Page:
List of Pirate Radio Frequencies
Pirate shortwave broadcasts tend to be on well-known frequencies. This allows listeners to quickly find a pirate station when it comes on the air, as they only have a relatively few number of fixed places to look. Some of the locations on the HF band that are in frequent use as of September 2007 include:
(Updated September 2018)
|1610-1700 kHz||AM - Mediumwave pirates (see also 1710 kHz and 1720 kHz)|
|1710 kHz||AM - Mediumwave pirates|
|1720 kHz||AM - Mediumwave pirates - known as the "AM pirate clear channel"|
|3375 kHz||AM/USB - used by Amphetamine Radio|
|3425 kHz||AM - used by The Crystal Ship (also reported on 3430)|
|3465 kHz||AM - reported used in 2017|
|5010 kHz||AM - used by Relay Station|
|5015 kHz||AM - used by Relay Station|
|5150 kHz||AM - used by Relay Station|
|5200 kHz||AM - used by Relay Station|
|6150 kHz||AM - used by European Pirates|
|6220 kHz||Used by Mystery Radio in Europe and other European Pirates (see 49 meters below)|
|6750 kHz||AM/SSB - reported in use August 2017|
|6770 kHz||AM - used by Old Time Radio|
|6780 kHz||AM/USB - including nearby frequencies 6777 kHz, 6777.7 kHz and 6778 kHz|
|6790 kHz||AM/USB - including nearby frequency 6789 kHz|
|6805 kHz||AM/SSB (repored use by UNID Europirates)|
|6815 kHz||AM (repored use by UNID Europirates)|
|6850 kHz||usually AM|
|6855 kHz||usually AM|
|6875 kHz||usually AM - noted use by The Crystal Ship (often 6876 kHz or similar close frequencies)|
|6880 kHz||usually AM - used by Relay Station (noted use in late 2018)|
|6888 kHz||usually AM - noted use by Unknown Name Radio Network|
|6900 kHz||usually AM, although 6900 LSB and 6900 USB are both heavily used by Spanish-speaking "peskies"|
|6905 kHz||AM - noted use by Unknown Name Radio Network, another commonly use pescadore frequency in LSB mode|
|6910 kHz||AM/USB - Used by Seven Trees Radio and Clever Name Radio|
|6923 kHz||AM/USB - used by Amphetamine Radio, Fess Parker Radio, Yeah Man Radio and others|
|6925 kHz||most common frequency - virtually all modes have been heard +/- 1-2 kHz|
|6935 kHz||AM/USB - Latin American pirates can also be heard here|
|6940 kHz||AM/USB - noted use by Clever Name Radio|
|6969 kHz||LSB - Used by Cold Country Canada|
|6973 kHz||AM - Latin American pirates can also be heard here, specifically Lupo Radio|
|6975 kHz||AM/USB - often used by XFM (also heard on 6970)|
|6985 kHz||AM - Latin American pirates|
|6995 kHz||AM/SSB - recently (July 2017) used by KUNT|
|7415 kHz||historically, an extremely active frequency, more recently occupied by WBCQ|
|7465 kHz||AM - noted use by YHWH religious pirate (September 2018)|
|7470 kHz||AM - noted use by YHWH religious pirate|
|15070 kHz||active in the early 1990's by Europirates and pirates in North America, but recently quiet due to the solar cycle low|
6925 kHz is the most used frequency at this time; however, it's important to note that the list will change. Broadcasters will experiment with new frequencies according to the season, and the appearance of utility, military, and broadcast stations on a favorite spot may also force stations to move to new locations. During periods of minimum solar activity, there has been some movement down to the 3-5 MHz region.
The 43 meter band (6765-7000 kHz) is where most US-based pirates are found, generally clustered around 6925 kHz. Because many pirates use older-generation transmitters, it is not uncommon to find stations on "6925" actually using 6924 kHz to 6926 kHz. AM transmissions operating in the 6924.5 kHz to 6925.9 kHz area are often logged.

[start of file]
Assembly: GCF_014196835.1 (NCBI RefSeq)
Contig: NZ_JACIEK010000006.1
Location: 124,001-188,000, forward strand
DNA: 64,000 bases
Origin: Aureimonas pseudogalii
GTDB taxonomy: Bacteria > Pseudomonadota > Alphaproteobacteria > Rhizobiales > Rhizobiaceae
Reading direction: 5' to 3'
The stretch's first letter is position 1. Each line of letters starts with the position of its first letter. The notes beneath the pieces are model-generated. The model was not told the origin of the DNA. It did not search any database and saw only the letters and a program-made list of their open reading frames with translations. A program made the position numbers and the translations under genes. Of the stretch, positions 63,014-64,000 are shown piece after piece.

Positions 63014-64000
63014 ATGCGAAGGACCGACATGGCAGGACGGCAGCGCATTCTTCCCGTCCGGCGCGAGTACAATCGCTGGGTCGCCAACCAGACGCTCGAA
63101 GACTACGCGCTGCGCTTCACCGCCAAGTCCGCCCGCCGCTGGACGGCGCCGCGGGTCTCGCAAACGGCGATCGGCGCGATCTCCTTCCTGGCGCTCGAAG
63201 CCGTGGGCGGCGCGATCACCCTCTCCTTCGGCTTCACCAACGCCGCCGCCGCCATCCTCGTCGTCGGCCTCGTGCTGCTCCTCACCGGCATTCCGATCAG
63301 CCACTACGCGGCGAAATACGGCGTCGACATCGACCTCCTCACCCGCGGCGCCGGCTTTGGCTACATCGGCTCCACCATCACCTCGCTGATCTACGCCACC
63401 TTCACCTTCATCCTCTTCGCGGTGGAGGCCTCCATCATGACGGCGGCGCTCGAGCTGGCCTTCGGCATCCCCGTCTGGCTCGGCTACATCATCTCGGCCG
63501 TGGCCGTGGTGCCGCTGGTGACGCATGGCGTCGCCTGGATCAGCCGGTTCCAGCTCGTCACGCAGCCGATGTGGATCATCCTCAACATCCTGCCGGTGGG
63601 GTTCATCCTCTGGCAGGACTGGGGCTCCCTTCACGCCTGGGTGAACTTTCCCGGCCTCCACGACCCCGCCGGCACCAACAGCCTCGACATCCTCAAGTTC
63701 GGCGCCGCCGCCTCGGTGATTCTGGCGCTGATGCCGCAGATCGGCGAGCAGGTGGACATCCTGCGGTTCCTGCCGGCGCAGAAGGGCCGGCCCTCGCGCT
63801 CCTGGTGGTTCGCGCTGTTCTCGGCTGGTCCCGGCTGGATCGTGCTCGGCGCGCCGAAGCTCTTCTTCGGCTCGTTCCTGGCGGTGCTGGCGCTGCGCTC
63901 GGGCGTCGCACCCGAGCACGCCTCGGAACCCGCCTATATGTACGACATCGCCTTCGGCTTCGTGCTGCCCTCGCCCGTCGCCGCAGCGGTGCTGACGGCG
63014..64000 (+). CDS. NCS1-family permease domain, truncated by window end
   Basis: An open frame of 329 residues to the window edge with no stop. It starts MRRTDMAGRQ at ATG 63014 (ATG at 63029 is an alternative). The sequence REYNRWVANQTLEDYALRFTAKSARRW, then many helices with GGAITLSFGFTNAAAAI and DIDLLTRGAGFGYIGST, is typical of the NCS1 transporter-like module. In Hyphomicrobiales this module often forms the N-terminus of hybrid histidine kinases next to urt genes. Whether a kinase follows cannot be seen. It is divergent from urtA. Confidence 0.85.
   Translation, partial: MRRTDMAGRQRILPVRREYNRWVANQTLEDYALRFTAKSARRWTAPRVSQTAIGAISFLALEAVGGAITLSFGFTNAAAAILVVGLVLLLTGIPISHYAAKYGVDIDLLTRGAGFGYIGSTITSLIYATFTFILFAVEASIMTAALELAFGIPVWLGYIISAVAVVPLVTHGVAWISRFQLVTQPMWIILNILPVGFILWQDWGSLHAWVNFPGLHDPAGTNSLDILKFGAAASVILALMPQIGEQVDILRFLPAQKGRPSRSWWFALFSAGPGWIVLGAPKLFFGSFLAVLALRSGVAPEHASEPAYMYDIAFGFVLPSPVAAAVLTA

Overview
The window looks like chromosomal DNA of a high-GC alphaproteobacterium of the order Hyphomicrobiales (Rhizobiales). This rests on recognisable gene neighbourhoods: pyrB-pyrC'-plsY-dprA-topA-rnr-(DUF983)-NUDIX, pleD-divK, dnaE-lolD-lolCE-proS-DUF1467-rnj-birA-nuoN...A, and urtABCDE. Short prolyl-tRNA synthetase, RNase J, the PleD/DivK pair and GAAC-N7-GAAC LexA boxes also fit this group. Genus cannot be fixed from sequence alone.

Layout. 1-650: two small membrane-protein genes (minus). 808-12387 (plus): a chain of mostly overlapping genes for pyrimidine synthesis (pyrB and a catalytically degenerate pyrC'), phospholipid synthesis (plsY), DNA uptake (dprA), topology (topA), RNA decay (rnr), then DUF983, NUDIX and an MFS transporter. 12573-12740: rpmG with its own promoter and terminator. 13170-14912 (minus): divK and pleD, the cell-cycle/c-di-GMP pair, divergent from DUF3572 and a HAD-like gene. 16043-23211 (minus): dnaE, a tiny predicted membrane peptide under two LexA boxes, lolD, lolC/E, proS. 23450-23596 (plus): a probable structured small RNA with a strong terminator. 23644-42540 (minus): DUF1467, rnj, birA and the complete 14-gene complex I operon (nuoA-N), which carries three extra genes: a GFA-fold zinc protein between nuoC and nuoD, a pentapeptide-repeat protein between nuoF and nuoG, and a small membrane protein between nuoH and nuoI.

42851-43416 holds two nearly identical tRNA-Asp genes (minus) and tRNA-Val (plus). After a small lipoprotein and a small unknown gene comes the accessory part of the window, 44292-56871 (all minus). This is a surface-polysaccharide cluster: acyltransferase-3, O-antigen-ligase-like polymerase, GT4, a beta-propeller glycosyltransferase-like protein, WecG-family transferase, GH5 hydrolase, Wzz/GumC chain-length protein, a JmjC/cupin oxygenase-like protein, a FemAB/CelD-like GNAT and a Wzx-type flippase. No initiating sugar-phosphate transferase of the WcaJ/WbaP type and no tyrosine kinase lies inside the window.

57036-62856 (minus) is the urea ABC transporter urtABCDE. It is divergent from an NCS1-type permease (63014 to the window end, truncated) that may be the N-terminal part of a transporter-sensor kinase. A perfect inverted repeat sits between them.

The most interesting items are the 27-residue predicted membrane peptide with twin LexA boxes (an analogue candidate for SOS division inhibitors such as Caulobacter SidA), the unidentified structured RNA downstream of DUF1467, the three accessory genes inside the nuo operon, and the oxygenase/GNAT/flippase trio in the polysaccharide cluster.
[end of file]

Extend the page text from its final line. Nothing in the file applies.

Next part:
Pirates tend to use 5 kHz steps up to 6975 kHz. However, use "split" or "offset" frequencies is also common, examples include 6912.5 kHz, 6969 kHz, 6929.5 kHz, etc. Offset frequencies (for example, 6876 kHz instead of 6875 kHz can sometimes be due to quirks of transmitting equipment).
In late 2018, several stations appeared around 6775-6790 kHz, including 6780 kHz, 6789 kHz, 6777.7 kHz and other nearby frequencies. Old Time Radio or OTR continues to be heard on 6770 kHz AM.
The 43 meter band is also heavily used by so-called "peskies" (a play on the Spanish term "pescadores - meaning "fishermen"), stations engaging in two-way radio chatter in Portuguese, Spanish and other languages (including English). Peskies generally use LSB mode. 6925 kHz LSB is one of the most active peskie frequencies, which can cause serious interference issues for pirates operating in AM mode on 6925 kHz or adjacent frequencies. The area around 6900 kHz (including 6895 kHz and 6905 kHz) are also heavily used by Spanish-speaking stations in both USB and LSB modes. Unknown Name Radio Network has recently started using 6900 despite heavy QRM from SSB traffic on or near 6900 kHz. Other pirates deliberately interfere with pescadore/freebander communications.
Later in the evening when propagation on 43 meters is unfavorable, pirates will sometimes move the lower frequencies, including the 90 meter band (most commonly 3375 kHz, 3425 kHz, 3465 kHz) or the 70 meter band (roughly 4000-4100 kHz).
A good place to look to get an idea of what frequencies are in current use is the HF Underground Shortwave Pirate logging section. and some stations will also announce a broadcast ahead of time on the HFU Broadcast Announcements section.
Euro-Pirate Radio Frequencies
Previously Active Pirate Radio Frequencies
- 1616 - Used by AM pirates in the 1970s and 1980s
- 1620 - Used by AM pirates in the 1970s and 1980s
- 1625 - Used by AM pirates in the 1970s and 1980s
- 1630 - Used by AM pirates in the 1970s and 1980s
- 6250 - Used in the 1980s
- 6840 - Used Voice of the Voyager and others in the 1980s
- 7425 - The most popular pirate frequency in the early 1980s.
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